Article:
Kimberly Fenn, MSU – Social Media Memories

Dr. Kimberly Fenn

Dr. Kimberly Fenn

Is your Facebook feed distorting your ability to recall events accurately?

Kimberly Fenn, a psychologist at Michigan State University, is studying the way social media sharing can distort memory.

Dr. Kimberly Fenn is associate professor of psychology and director of the Sleep and Learning Lab at Michigan State University. Her research explores the effect of sleep on memory and learning, as well as memory consolidation, learning and skill acquisition, mathematical learning, gesture and learning, and implicit and explicit learning.

Social Media Memories

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Psychologists have long known that memory is imperfect and prone to distortion. Specifically, memory can be altered due to information that is acquired after the original memory.

For example, if you think back to a salient memory in your life, perhaps your high school graduation, your memory feels very real, almost like a video playing in your head. However, it is highly likely that your memory is composed not only of things that you actually experienced, but also of other experiences that were later integrated with the original memory, possibly discussions with family and friends or pictures or videos of the event.

Given that memory is prone to this form of reconstruction, we were interested in how emerging technology might affect memory. Individuals now obtain a vast amount of information through the internet and social media. Although some information on the internet is verified, much of it is not. Individuals are permitted to freely post information, without verification, particularly on social media sites such as Facebook and Twitter.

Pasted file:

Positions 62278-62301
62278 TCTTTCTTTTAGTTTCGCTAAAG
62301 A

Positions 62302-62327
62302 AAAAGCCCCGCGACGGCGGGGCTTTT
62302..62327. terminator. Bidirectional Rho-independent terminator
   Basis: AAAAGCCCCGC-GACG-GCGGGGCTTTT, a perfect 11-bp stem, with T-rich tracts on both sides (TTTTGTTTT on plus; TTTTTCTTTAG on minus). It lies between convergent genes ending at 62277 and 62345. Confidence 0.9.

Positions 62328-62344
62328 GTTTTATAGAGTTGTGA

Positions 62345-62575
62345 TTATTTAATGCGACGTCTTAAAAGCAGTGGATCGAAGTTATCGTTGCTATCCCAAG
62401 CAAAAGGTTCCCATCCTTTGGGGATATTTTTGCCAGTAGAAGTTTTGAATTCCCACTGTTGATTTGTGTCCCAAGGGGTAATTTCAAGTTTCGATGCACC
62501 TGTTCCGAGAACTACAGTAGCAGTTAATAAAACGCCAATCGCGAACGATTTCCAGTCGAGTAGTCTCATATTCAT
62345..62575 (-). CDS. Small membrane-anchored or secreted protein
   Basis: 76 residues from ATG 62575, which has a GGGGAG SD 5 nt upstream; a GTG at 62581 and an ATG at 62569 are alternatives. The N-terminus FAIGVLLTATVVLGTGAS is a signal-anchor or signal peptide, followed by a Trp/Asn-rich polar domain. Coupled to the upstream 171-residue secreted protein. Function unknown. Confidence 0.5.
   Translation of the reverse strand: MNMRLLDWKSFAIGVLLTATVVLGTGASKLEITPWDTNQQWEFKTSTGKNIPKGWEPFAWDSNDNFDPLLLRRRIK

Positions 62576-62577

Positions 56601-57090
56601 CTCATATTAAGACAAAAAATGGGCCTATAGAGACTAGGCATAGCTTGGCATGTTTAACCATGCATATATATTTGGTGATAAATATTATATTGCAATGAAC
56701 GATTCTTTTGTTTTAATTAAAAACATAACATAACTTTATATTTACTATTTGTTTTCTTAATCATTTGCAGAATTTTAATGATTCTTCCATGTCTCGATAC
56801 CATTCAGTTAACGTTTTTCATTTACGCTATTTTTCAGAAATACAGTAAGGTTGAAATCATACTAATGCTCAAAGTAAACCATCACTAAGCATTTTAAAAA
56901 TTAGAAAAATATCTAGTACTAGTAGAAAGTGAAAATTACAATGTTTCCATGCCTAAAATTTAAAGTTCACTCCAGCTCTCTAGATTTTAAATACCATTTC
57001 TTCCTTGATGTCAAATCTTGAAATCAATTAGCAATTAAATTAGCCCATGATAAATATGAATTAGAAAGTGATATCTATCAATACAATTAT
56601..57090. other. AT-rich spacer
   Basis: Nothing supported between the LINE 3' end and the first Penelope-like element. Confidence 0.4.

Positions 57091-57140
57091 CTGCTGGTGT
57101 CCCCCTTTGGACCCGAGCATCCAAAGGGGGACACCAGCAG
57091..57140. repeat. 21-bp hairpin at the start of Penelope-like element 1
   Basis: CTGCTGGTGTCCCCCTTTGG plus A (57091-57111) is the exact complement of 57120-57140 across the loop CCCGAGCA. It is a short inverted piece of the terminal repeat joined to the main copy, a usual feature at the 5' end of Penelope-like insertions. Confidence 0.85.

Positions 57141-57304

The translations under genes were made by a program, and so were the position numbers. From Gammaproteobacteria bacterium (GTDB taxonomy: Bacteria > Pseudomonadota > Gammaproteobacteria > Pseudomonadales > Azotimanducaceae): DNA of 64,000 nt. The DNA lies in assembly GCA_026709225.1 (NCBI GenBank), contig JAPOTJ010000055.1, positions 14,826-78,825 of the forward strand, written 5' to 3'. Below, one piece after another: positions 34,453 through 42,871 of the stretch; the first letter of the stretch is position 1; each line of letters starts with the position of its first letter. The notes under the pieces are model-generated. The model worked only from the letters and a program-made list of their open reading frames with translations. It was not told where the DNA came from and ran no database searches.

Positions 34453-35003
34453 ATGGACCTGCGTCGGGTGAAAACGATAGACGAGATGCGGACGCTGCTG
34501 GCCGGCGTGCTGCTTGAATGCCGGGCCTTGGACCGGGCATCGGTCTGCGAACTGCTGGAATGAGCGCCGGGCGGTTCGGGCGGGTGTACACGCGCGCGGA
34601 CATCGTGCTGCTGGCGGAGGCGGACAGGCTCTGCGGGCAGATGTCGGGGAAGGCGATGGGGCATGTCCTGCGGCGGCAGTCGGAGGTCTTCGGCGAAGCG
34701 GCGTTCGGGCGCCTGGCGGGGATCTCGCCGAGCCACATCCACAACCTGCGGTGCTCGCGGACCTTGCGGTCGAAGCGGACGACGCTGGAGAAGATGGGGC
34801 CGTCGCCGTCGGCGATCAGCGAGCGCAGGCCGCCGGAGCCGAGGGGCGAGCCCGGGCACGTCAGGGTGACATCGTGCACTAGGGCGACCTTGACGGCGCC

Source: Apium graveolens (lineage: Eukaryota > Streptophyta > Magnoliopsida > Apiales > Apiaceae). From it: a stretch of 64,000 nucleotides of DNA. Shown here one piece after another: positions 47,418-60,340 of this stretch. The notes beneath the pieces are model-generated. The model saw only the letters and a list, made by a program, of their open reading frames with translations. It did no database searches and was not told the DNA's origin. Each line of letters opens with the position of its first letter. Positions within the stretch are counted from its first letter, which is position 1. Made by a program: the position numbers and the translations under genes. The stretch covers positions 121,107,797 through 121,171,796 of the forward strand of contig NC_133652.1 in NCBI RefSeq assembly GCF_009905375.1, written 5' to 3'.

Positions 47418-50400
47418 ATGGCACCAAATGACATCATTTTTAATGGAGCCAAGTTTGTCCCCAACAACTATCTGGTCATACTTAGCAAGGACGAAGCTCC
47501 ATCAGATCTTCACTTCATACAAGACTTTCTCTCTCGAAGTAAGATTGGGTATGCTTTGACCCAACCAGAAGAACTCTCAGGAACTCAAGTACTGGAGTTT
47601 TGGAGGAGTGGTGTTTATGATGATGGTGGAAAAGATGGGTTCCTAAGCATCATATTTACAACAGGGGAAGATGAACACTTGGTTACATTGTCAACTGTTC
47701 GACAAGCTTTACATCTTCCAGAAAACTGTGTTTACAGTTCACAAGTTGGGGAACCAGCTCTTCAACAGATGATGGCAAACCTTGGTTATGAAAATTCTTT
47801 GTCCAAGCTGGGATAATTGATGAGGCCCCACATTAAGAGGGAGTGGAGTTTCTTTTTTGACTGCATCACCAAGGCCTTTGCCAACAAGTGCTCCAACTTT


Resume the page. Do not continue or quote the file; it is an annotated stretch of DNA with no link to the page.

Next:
Therefore, we were concerned that social media may be having a pervasive negative effect on true memory. We designed an experiment to test the extent to which false information on social media sites would be integrated into memory. We had participants view a simulated event and then gave them information that conflicted with the event, known as false information. Some of our participants saw the false information in a Twitter feed and others saw it in a similar feed, not associated with social media.

Importantly, all participants were told that the information was written by previous participants in the experiment. This allowed us to test the effect of the medium of presentation (not the source of the information). We found that when false information was presented in Twitter, participants were less likely to integrate it into memory. This means that their memory of the event remained more accurate than those in the other condition. They also reported trusting the information less if it was presented in the Twitter feed. This suggests that people approach information on Twitter with a healthy skepticism that may reduce the likelihood of false memories from social media.

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